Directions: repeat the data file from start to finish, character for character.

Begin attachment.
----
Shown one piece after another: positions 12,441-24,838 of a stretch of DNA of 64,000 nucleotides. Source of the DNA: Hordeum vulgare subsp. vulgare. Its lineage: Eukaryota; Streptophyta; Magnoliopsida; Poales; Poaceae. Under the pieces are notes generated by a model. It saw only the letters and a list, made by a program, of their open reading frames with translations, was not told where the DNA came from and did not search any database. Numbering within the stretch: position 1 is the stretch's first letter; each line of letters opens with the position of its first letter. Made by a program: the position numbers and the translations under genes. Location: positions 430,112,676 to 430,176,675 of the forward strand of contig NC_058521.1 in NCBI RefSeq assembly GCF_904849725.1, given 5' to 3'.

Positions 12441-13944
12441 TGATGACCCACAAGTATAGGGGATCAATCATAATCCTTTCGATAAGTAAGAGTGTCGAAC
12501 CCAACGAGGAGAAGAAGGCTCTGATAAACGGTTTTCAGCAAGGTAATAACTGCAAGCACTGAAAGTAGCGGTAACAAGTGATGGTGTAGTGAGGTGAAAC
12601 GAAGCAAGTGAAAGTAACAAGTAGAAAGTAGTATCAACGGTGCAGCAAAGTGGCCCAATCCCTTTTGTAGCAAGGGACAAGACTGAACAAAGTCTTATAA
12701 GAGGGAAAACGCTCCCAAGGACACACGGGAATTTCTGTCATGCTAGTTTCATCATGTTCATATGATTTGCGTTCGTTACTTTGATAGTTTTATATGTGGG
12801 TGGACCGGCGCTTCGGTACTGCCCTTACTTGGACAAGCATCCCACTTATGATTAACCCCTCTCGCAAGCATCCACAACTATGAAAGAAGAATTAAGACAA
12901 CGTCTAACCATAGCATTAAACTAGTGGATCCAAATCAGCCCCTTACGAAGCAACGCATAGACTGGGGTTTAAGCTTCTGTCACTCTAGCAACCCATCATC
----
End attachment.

Shown one piece after another: positions 12,441-24,838 of a stretch of DNA of 64,000 nucleotides. Source of the DNA: Hordeum vulgare subsp. vulgare. Its lineage: Eukaryota; Streptophyta; Magnoliopsida; Poales; Poaceae. Under the pieces are notes generated by a model. It saw only the letters and a list, made by a program, of their open reading frames with translations, was not told where the DNA came from and did not search any database. Numbering within the stretch: position 1 is the stretch's first letter; each line of letters opens with the position of its first letter. Made by a program: the position numbers and the translations under genes. Location: positions 430,112,676 to 430,176,675 of the forward strand of contig NC_058521.1 in NCBI RefSeq assembly GCF_904849725.1, given 5' to 3'.

Positions 12441-13944
12441 TGATGACCCACAAGTATAGGGGATCAATCATAATCCTTTCGATAAGTAAGAGTGTCGAAC
12501 CCAACGAGGAGAAGAAGGCTCTGATAAACGGTTTTCAGCAAGGTAATAACTGCAAGCACTGAAAGTAGCGGTAACAAGTGATGGTGTAGTGAGGTGAAAC
12601 GAAGCAAGTGAAAGTAACAAGTAGAAAGTAGTATCAACGGTGCAGCAAAGTGGCCCAATCCCTTTTGTAGCAAGGGACAAGACTGAACAAAGTCTTATAA
12701 GAGGGAAAACGCTCCCAAGGACACACGGGAATTTCTGTCATGCTAGTTTCATCATGTTCATATGATTTGCGTTCGTTACTTTGATAGTTTTATATGTGGG
12801 TGGACCGGCGCTTCGGTACTGCCCTTACTTGGACAAGCATCCCACTTATGATTAACCCCTCTCGCAAGCATCCACAACTATGAAAGAAGAATTAAGACAA
12901 CGTCTAACCATAGCATTAAACTAGTGGATCCAAATCAGCCCCTTACGAAGCAACGCATAGACTGGGGTTTAAGCTTCTGTCACTCTAGCAACCCATCATC